Friday, April 29, 2011

there are things I shouldn't say

Besides things vulgar and flagrantly rude, what things shouldn't I say?  That question was on my mind Friday last and it's still on my mind today.  Today I want to share the comment from Friday's post that stood out to me the most, kind of the biggest "aha" moment for me.  Here goes (slightly paraphrased):

Rachel, it definitely comes down to a subjective/objective thing. I'm a lecturer on Ethics or responses to social issues. One thing we teach is that in society there are responses that should be subjective and some which should be objective depending on what we're responding to...
Confusion and anger occur when amongst other factors we mix this up. Art/Craft is a subjective form; objective responses bring out frustration.
Thank-you, Lucy Fleur, for sharing this little gem.   I'll be sending you the book.  For me, wrapping my head around this difference explains so much:  what I feel I can say, the origin of so many hurt feelings, and our frustration with issues like defining quilt styles as traditional or modern.  I believe that getting to the bottom of this can help our online community to maintain unity, a positive atmosphere and the ability to learn from one another.  But I think before we go on to discuss, I'll take a moment to explain what the heck I'm reading into this comment.

As I understand it (confessing now to a deep, abiding love for philosophy - blame it on Dad), subjective statements are those we make about ourselves - how I feel, what I like, what I believe, even what I think about you.   Objective statements are intended to be descriptions of truth - the way things really are, accuracy, facts.  Some examples from the sewing world...

*I love using white for sashing. OR White is the best color for sashing, hands down!
*To me, quilts patterns with intricate piecing are most fulfilling to make.  I love that I can make something so beautiful from little pieces of fabric - even unwanted scraps!  OR Quilting is really supposed to be a way to make something useful from scraps.
*I prefer to sew with designer fabrics, though I know they can be expensive.  In fact, designer fabrics are what inspired me to learn to sew.  OR Why would I put so much effort into a project made with lower quality materials?  Designer fabrics are the reasonable choice for any serious sewist.

See the difference?  In a normal context, the first set of statements just wouldn't offend anyone.  But the second set of statements... If you disagree, you are being told you are wrong.  Not just that they have a different opinion, but that your different choice is wrong.  But, can art be wrong?  Can it?  I hope you'll say "no".  I've seen art that is vulgar, art that makes no sense to me, but I won't say it's "wrong" - not artistically.

As one commenter noted, "quilts are an extension of the women who make them."  My sewing is an expression of what I find beautiful.  Feelings and emotions - not facts.  Therefore, art can't be wrong (objectively), but it can be something you dislike (subjectively).  And while no one would much like you if you ran around telling everyone politely, "I don't care for your art" at every opportunity, I hope one would still have friends if she occasionally said, "this time, your art is not for me."  Stating your dislikes politely is not wrong - it's just an opinion.  I want to talk another time about why I expect that sharing such opinions is in fact valuable.  I'll try not to get distracted by that thought now!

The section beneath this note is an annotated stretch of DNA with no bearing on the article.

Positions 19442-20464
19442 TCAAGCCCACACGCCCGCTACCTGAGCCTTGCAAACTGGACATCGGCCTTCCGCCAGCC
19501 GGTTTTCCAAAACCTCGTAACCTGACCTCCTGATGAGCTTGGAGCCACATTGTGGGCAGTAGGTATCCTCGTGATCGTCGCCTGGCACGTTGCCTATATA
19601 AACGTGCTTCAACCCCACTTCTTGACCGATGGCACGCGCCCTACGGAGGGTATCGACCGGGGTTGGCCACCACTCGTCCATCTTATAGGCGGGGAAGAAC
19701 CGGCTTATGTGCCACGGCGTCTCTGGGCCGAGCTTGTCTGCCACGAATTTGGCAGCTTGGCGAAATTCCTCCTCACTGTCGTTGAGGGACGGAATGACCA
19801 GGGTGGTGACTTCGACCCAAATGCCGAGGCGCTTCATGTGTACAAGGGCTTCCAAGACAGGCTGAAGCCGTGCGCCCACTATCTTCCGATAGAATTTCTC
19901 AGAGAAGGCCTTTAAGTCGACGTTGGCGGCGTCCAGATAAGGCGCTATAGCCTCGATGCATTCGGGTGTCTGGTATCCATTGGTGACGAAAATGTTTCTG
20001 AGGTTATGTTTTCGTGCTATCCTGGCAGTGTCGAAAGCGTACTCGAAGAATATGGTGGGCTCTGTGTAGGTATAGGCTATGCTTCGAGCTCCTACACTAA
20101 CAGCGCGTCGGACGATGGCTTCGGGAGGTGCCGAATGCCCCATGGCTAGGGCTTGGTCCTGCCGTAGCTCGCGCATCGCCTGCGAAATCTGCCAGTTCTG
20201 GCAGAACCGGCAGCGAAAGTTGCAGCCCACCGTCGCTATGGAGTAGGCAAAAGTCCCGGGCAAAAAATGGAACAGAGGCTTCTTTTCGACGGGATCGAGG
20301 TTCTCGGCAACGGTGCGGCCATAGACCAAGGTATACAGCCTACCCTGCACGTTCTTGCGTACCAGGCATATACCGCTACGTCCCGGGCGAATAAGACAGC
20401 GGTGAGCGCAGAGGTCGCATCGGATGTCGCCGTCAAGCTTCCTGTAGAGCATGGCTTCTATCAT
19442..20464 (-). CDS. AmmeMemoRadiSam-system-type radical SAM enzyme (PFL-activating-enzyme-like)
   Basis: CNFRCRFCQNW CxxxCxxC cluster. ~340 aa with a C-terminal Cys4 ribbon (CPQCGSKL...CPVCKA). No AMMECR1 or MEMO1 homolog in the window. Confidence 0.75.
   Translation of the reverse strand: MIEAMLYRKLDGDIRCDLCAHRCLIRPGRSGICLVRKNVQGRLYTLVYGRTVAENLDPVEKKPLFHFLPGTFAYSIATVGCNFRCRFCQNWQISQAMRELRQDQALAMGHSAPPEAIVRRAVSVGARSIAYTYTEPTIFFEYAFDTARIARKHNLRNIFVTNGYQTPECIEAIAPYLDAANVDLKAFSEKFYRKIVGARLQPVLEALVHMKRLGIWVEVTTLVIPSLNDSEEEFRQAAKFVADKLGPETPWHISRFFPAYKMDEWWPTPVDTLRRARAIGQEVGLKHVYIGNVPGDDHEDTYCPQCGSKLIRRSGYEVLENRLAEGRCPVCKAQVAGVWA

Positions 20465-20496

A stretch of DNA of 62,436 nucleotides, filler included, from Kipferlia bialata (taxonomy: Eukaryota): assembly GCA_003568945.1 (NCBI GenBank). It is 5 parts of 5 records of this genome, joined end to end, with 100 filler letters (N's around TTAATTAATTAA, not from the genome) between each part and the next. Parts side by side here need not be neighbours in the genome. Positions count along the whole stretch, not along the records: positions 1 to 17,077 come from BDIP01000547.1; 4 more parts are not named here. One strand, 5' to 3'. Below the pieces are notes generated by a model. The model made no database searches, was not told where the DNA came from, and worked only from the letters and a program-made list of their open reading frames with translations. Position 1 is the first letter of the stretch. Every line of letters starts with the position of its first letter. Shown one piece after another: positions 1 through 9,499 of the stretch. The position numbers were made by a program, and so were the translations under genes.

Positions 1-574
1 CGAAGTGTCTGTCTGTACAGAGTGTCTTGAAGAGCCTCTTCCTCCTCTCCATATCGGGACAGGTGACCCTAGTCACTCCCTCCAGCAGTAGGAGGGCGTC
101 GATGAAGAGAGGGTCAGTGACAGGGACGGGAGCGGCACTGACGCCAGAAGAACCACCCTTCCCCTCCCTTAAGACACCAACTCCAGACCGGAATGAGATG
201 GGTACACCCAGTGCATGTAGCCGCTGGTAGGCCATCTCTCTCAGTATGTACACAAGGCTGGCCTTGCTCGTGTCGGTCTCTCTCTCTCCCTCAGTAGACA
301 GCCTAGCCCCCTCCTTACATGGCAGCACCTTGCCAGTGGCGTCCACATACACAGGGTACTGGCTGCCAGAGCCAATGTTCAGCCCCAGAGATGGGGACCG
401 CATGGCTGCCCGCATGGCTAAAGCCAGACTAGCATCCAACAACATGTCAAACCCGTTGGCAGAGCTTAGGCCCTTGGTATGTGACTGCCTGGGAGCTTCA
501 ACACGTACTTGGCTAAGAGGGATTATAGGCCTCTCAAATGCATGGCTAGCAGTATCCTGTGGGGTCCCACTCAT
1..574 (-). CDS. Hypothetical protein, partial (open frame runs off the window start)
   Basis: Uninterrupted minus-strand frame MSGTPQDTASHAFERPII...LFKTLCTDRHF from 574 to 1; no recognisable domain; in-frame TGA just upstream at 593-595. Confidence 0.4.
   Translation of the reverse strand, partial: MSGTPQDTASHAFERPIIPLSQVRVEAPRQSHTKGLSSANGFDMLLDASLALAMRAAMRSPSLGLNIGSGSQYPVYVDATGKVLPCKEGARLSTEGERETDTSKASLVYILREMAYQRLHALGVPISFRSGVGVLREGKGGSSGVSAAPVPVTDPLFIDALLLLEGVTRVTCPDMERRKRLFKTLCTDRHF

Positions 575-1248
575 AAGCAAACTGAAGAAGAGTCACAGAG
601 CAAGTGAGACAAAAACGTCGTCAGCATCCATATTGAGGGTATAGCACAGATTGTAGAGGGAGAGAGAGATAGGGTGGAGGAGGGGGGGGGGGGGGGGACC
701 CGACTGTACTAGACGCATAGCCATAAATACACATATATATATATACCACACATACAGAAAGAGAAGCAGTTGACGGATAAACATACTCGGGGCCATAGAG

Moving on, what is the big deal about describing quilting styles as modern or traditional?  What is the hoopla with the "dumbing down quilting" debate?  I wonder if whatever careful language is used to discuss these things, the hurt and negativity might begin in the terminology itself.  Doesn't the word "modern" bring to mind "fresh, exciting, better"?  Or the word "traditional", doesn't it bring to mind "old, has-been, stuck" or something like that?  In another culture, the traditional might be given a position of honor and respect. But, here in the States at least, we lean towards assuming the new is also improved.  And I'm not saying we're right, but the underlying assumption may be there regardless.  Are we trying to be civil while using somewhat "objective" terms that do us in before we get started?  As my friend Miranda pointed out, what would it change things in our minds if "traditional" styles were called "classic" instead?

It's pretty easy to see the parallel with the term "dumbing down quilting."  The very word "dumb" is a strong statement that doesn't sound like an opinion as much as a judgement of failure and contempt.  Even if the points being made were respectful and fair, the label has an objective leaning I'd say.  And so the hurt starts right then and there.

One commenter said, "It's natural to try and put labels on things - it helps us describe them."  I so agree.  Someone new to quilting sees a style of quilts that excite her.  She wants to try them, and she wants to describe them!  Or, someone wants to describe herself or what she'd like to do in our community.  Perhaps we need new names for these styles; perhaps we don't.  But whatever we do, we need to speak about art subjectively, making statements about ourselves.  And, we need ears to hear these subjective statements without making the leap of applying them to everyone and to walk confidently along our way, without taking offense.